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The Book
Chapter 6 Examples from Java Servlet Programming, 2nd Ed

  • 6-1: A WML minibartender, drinks.wml
  • 6-4 and 6-5: Using WML to ask for an area code
  • 6-6: Hello World graphics
  • 6-7: A chart comparing applets and oranges
  • 6-8: Drawing over an image to mark it confidential
  • 6-9: Combining images to form a graphical counter
  • 6-10: An image effect converting an image to grayscale
  • 6-12: Sending compressed content
  • 6-13: Countdown to a rocket launch

Examples from other chapters:

Example 6.1: A WML minibartender, drinks.wml
This example is not a servlet. It's a static WML document that acts as a minibartender with dynamic qualities built into the WML. The example provides a list of drinks to choose from, then displays the ingredients of the selected drink. Notice the document is XML with a well-known DTD.
    • Try it (Requires a phone simulator, see the book)
    • Source (WML with an XML extension)
    • Source (web.xml)

Example 6.4 and 6.5: Using WML to ask for an area code
This WML file and servlet demonstrate anarea code lookup application. A client may enter a telephone area code into the form, submit it to the servlet, and learn which state or region contains that code. People with WAP-enabled phones can use this application to physically locate any Caller ID number.
    • Try it (Requires a phone simulator, see the book)
    • Source (WML with an XML extension)
    • Source (Supporting servlet)

Example 6.6: Hello World graphics
This servlet generates and returns a GIF image. The graphic says "Hello World!"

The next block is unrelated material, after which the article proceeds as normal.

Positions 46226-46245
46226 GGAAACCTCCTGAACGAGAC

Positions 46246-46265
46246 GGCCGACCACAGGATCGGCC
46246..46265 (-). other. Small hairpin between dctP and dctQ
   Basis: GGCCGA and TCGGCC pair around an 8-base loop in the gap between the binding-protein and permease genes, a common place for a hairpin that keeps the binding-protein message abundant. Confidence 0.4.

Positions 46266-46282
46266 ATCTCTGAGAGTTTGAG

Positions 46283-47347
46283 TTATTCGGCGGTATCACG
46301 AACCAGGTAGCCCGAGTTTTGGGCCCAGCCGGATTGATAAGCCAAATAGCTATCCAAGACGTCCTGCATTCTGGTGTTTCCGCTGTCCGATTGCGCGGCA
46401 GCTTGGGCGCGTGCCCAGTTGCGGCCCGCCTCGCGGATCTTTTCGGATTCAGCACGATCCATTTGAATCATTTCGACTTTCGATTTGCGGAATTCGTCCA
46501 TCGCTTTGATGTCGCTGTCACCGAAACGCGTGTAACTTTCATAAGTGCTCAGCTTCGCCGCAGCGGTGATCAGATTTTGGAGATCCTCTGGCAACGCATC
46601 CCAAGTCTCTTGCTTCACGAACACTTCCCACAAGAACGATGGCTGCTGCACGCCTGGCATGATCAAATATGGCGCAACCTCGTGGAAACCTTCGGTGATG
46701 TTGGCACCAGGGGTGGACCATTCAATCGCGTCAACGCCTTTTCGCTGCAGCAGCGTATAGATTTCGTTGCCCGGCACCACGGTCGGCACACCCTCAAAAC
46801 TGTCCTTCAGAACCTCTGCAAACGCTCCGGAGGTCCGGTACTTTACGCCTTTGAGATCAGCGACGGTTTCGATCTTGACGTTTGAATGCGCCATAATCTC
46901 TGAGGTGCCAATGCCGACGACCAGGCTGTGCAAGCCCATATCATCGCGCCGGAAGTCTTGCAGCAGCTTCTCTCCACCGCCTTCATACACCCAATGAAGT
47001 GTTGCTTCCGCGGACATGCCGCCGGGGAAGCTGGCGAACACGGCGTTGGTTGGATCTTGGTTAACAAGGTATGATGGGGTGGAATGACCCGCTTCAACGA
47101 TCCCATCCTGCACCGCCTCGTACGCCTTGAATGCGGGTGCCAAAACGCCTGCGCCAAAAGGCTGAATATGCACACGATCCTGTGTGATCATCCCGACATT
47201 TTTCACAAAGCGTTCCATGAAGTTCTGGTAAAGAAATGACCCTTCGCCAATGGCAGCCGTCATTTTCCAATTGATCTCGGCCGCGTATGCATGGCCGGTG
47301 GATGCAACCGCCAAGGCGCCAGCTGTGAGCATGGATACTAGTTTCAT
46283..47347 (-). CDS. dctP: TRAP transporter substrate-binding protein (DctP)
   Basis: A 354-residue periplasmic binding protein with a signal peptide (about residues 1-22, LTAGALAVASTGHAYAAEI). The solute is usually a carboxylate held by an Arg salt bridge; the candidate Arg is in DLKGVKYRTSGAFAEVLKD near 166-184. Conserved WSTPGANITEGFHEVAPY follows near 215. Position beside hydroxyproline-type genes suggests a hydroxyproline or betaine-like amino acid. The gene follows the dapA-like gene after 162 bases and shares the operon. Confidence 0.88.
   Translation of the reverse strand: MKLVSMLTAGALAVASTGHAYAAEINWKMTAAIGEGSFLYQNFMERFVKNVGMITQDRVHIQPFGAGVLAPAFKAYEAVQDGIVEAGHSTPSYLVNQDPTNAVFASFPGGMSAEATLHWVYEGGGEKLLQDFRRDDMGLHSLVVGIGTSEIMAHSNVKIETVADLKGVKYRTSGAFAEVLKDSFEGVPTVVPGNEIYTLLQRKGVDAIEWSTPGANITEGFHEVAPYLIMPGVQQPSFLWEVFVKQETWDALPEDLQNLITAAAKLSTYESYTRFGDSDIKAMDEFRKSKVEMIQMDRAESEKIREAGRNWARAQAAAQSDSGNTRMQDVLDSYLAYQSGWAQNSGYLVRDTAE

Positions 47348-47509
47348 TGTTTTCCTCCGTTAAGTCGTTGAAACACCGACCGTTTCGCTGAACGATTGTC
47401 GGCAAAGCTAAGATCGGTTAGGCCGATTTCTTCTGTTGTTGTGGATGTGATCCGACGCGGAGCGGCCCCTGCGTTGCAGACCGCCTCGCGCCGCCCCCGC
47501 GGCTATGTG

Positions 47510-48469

Example 6.7: A chart comparing applets and oranges
This servlet creates a bar chart that compares apples to oranges, with regard to their annual consumption. There's little need for this chart to be dynamically generated, but it lets us get the point across without too much code. Picture in your mind's eye that the servlet is charting up-to-the-minute stock values or the server's recent load.

Example 6.8: Drawing over an image to mark it confidential
This servlet writes "CONFIDENTIAL" over every image it returns. The image name is passed to the servlet as extra path information.

Example 6.9: Combining images to form a graphical counter
This servlet displays a hit count as a sequence of individual number images combined into one large image.

Example 6.10: An image effect converting an image to grayscale
This servlet shows a servlet that converts an image to grayscale before returning it. The servlet performs this effect without ever actually creating an off-screen graphics context. Instead, it creates the image using a special ImageFilter.

Example 6.12: Sending compressed content
This servlet is the ViewResource servlet from Chapter 4 rewritten to send compressed content whenever possible. An end user cannot tell that the server sent compressed content to the browser--except perhaps with reduced download times. It's disabled because the servlet would happily serve any files from this site.
    • Try it (disabled for security)
    • Source

Example 6.13: Countdown to a rocket launch
This servlet uses server push to display a countdown to a rocket launch. It begins by sending a series of pages that count down from 10 to 1. Every page replaces the previous page. When the countdown reaches 0, the servlet sends a picture of a launch. It uses the com.oreilly.servlet.MultipartResponse utility class to manage the server push details. This example does not work with Microsoft Internet Explorer nor with Netscape Navigator 6. IE doesn't support server push and NN6 has severe bugs in this area. Mozilla/Firefox is your best bet.

 


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